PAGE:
I cannot make any claim as to how I want to see this turn out. I certainly have my own opinions, but it is up to the Scots, tonight, to decide for themselves. I just hope that they remember how it wouldn’t have been the United Kingdom without a Scottish monarch to bring it all together (even if it had been an aim of the English monarchs for centuries before it actually happened).
This BBC programme, all about how the Stewarts led the century that set up England, Scotland and Ireland to become Great Britain, is a highly watchable and accessible piece of work by Dr. Clare Jackson, of Cambridge University.
In it, she starts of telling the story of James VI and his impeccable lineage, descended from not only the Scottish Stewarts, but also the Danish royal family (Through Margaret of Denmark), and, more importantly, the English royal family (through his paternal great-grandmother, Margaret Tudor). He had apparently always felt that he would unite the crowns and kingdoms of England and Scotland under one man, himself. Dr. Jackson then takes us through his efforts to legally unite the two nations, but for James, to no avail.
What was curious for me, and I was glad to see it, was that she had also paid attention to Henry Frederick, James’ eldest son and Prince of Wales. In many texts, his life tends to be glossed over a bit as it wasn’t he, but his younger brother Charles, who succeeded their father as King. This was due to a premature death at the age of 18. From there, Dr. Jackson goes into the story of Charles as Prince of Wales and his incredible journey to Spain. She supposes that much of his style of kingship was influenced by his time there as a guest of King Philip IV. His love of pageantry and his insistence on ceremony may also have been influenced by Philip’s court.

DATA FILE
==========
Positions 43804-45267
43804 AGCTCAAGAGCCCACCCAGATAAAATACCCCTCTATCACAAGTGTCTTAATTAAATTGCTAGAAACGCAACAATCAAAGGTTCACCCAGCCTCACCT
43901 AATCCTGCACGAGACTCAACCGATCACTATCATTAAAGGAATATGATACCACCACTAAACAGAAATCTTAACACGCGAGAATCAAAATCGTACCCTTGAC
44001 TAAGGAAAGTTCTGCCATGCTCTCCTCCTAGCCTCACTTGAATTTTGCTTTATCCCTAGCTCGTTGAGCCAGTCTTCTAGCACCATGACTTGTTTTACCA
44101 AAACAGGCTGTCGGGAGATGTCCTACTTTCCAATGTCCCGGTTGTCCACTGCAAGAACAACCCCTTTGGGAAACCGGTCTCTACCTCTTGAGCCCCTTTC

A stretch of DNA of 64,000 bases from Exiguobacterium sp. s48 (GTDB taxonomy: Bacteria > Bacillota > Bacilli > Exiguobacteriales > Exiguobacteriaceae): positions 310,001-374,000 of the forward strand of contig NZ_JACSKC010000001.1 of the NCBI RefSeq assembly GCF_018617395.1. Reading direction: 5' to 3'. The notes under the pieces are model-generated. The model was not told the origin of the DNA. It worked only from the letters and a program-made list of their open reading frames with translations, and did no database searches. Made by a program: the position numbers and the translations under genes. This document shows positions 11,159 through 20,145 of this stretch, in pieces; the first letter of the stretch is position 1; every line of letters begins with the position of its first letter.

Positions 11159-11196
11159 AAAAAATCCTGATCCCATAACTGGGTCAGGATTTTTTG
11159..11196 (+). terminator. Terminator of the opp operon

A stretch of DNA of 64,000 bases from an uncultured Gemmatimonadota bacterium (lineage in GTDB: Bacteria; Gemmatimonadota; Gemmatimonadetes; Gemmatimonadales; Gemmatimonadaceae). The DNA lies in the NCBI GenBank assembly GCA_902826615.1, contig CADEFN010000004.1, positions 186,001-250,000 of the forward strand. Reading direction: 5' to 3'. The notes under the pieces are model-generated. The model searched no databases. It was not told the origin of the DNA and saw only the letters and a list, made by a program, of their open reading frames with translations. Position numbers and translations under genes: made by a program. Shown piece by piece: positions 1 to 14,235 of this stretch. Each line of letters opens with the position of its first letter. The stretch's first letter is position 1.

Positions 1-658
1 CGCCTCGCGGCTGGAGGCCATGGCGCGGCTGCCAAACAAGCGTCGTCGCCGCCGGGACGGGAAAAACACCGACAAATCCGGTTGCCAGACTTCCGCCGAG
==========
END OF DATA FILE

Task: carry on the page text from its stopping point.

She concludes the episode after explaining how Charles came to be king, married a French princess, the Catholic Henrietta Maria, and the struggles he faced over religion with Scotland.
All in all, this episode is a fabulous bit of history and it was quite enjoyable to watch! The only thing that was frustrating to me, really was the lack of Queen Anna. Her name was mentioned exactly once. That was in reference to the death of Henry. Was Anna’s influence as queen consort not felt more than just the death of her son? Wasn’t she a partner in the creation of the legacy of the Stuart dynasty? She spent 14 years in Scotland with James before they took England by storm in 1603. She then spent 16 years as Queen of England before her death in 1619. It seems as though she was shunted to the side, ignored. Henrietta Maria got her portrait on the screen and the mention about how she was Catholic. There is evidence to support a supposition that Anna converted to Catholicism, so wouldn’t that conflict between her and her strongly Protestant husband make for an interesting bit of monologue?
What seems to be forgotten, at least so far, is the story of the women of the Stewart/Stuart dynasty. Brief mention of Mary, Queen of Scots, Margaret Tudor, Elizabeth Stuart, Henrietta Maria, and even less for Anna. Perhaps this will be discussed in the future two episodes set to air? If not, then I hope there will be material on the programme’s website dedicated to these women. (Anna’s not even mentioned in the “The early Stuarts: marriage is power” page!) I think that focusing on the monarchs makes for good TV, but including the consorts and daughters makes for good history.